Murderer's Row

Two years ago, a deadlocked jury saved Thomas luther from the death penalty. But the legacy of his crimes continues.

"People with personality disorders know the difference between right and wrong," he continues. "They just don't care, or they believe they're right and society is wrong. They can assist with their defense. In fact, they tend to be above average in intelligence, which is why they can appear 'normal' when they want to...why these guys always seem to have wives and girlfriends who don't have a clue who they're living with. Ted Bundy was like that."

The FBI defines a serial killer as someone who has killed three times in incidents separated by time and distance; a mass murderer simply goes on a spree. But Macdonald says it's not the number that matters but the fact that once started, the serial killer will murder over and over until he is stopped.

The diagnosis most often applied to Luther is sociopath--the most dangerous of the lot, because although the sociopath knows killing is wrong and doesn't care, it is also what makes him feel good or powerful. "And getting away with it only increases its pull," says Macdonald. "Most serial killers are sexually motivated and sadistic. They get sexual pleasure out of causing pain, humiliation and death."

Sociopaths mimic real people, Macdonald continues, and conform their behavior to get what they want. Serial killers often were sexually abused as children and witnessed violence in the home. That describes Luther's past, according to his own accounts. His Summit County victim reminded him of his abusive mother, "especially when she screamed," he told Macdonald.

"As abused children, they learned to disassociate themselves from their bodies," Macdonald says. "As adults, they disassociate themselves from their actions."

Debrah Snider lives in West Virginia, where she followed Luther after he left Colorado to get away from the pressure being applied by Scott Richardson. She wound up testifying against him at his rape trial there, saying Luther had admitted to her that he'd "done it again." She later testified against him at the Cher Elder and Heather Smith trials.

Debrah raises exotic animals, including wolves, in whose wild, predatory nature she found a parallel to her lover.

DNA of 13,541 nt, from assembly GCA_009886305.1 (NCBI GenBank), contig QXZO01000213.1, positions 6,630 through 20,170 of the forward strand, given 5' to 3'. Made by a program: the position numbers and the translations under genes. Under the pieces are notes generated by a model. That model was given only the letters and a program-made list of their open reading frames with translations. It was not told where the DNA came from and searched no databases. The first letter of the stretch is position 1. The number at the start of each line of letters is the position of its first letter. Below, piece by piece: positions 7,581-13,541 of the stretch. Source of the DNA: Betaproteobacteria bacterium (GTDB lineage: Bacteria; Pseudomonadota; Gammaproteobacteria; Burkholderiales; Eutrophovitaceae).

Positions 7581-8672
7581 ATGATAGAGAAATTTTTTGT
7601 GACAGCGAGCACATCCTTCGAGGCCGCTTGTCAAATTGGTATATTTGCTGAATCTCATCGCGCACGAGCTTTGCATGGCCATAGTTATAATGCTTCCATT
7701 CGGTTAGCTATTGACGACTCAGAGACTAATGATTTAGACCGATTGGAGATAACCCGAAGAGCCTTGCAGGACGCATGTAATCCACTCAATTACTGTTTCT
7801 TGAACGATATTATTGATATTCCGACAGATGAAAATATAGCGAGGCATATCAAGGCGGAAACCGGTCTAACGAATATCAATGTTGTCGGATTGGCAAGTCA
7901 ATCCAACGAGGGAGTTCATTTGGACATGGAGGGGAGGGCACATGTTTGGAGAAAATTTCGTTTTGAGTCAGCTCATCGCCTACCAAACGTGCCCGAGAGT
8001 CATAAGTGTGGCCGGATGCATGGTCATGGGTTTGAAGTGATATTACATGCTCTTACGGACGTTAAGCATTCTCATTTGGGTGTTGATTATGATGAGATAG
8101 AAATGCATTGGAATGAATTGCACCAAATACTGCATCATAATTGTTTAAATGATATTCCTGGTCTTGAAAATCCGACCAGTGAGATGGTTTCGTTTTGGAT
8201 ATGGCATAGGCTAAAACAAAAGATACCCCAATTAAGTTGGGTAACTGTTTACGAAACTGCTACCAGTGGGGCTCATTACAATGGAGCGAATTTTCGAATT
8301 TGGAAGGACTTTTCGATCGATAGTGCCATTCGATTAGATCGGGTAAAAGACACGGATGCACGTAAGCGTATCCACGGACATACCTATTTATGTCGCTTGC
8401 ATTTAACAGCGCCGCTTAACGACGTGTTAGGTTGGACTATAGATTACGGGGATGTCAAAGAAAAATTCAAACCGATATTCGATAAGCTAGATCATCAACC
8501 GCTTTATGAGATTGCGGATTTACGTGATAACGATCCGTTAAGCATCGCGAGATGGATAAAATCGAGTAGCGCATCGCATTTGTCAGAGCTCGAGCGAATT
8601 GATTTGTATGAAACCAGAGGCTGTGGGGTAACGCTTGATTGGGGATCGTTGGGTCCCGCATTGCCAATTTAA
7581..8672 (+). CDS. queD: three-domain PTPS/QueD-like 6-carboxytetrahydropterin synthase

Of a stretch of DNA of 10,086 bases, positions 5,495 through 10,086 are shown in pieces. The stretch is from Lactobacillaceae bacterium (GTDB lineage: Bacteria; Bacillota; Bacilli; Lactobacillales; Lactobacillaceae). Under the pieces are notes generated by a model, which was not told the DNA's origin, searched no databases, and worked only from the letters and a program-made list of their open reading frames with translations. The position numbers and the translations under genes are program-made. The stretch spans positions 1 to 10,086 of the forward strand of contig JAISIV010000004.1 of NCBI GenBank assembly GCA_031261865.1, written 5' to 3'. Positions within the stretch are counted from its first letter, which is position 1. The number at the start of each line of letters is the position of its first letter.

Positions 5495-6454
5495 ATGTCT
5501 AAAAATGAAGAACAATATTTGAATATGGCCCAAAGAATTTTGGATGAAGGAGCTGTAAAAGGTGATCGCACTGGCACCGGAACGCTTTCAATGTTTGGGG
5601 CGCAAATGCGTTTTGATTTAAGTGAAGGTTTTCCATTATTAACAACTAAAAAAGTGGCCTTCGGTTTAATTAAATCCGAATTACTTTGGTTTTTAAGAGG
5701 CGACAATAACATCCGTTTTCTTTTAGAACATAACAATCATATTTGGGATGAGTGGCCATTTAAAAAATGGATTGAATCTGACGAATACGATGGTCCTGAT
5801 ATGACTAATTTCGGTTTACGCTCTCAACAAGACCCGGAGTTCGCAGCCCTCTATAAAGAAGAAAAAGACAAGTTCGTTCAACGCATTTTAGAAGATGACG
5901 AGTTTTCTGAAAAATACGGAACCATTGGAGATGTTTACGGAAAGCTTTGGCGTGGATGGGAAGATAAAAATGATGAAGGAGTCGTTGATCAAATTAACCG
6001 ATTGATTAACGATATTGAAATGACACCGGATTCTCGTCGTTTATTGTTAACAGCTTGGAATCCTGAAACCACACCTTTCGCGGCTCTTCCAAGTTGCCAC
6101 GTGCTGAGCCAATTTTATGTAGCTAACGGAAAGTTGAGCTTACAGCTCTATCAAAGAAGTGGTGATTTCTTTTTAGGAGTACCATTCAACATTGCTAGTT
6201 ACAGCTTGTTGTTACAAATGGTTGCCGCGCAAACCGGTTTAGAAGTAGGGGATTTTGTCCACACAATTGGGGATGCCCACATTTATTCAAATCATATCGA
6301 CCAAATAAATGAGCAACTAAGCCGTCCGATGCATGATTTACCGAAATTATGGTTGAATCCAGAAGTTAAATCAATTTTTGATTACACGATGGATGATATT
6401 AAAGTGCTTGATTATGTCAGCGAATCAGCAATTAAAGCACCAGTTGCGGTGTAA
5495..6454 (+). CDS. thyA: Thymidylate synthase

"Wolves are animals," she wrote Westword in December. "They have been studied for hundreds of years. The only time a wolf is dangerous is when one expects a wolf to not act like a wolf.

"If one understands a wolf and expects wolf behavior, there is little margin for error or accidents...I don't trust them to act like anything else; I treat them like wolves, and I maintain them in a controlled environment.

"I felt the same way about Tom. He was a wonderful man to me and for me precisely because I knew him. I knew what to expect of him, and I knew he was dangerous under some circumstances.

"Perhaps I was a bit naive regarding just how dangerous he could be, but it became clear to me in a very short time that he was someone who needed to be maintained in a controlled environment, just like wolves in captivity.

"But that's unethical and illegal with a human being until after he or she has hurt or killed someone. You don't trust wolves with small children, and you don't trust Tom Luther with women!"

A month later, Debrah wrote again, this time reflecting on the mixed feelings that always haunt her thoughts about Luther. In the summer of 1994, Debrah says she heard a voice telling her to take Luther to church. She had found strength and support in the Catholic church earlier, when she'd been imprisoned for theft; believing that Luther was on the prowl again, she asked him to attend with her. He agreed but later backed out. A short time later he raped the woman in West Virginia, which ultimately led to his downfall in Colorado as well.

"I feel if we had heeded God's warning that day and gone to church, everything would have been different," Debrah wrote. "There would be nothing that we could have done to have changed the things that had already happened, but I believe that God would have changed Tom, and Richardson would never have gotten his man.

"God would have helped the Elders and Heather Smith to heal in a different way, Bobby Jo would never have been assaulted here, and Tom and I would be happy in a relationship together.

"I know that's a fairy-tale ending, but something inspires people to believe in fairy-tales, and to write them, and there are a lot of people who live fairy-tale lives, who have done horrendous things that only they and God know about. But they asked for forgiveness and God forgave them and changed them.

"Many of us cannot understand God's forgiveness. We want it for ourselves, but we resent it sometimes when it happens to others...Sometimes I don't understand it myself, but I believe in it, and I try to practice it."

There are not many others willing to forgive Thomas Luther. Not on this side of life and death.

Cher's family and friends continue to mourn her death. "Christmas and birthdays are still the hardest," says Rhonda Edwards, Cher's mother. "That's when I cry. Or when I go through her things and think about all the plans she had for the future and realize there is no future."

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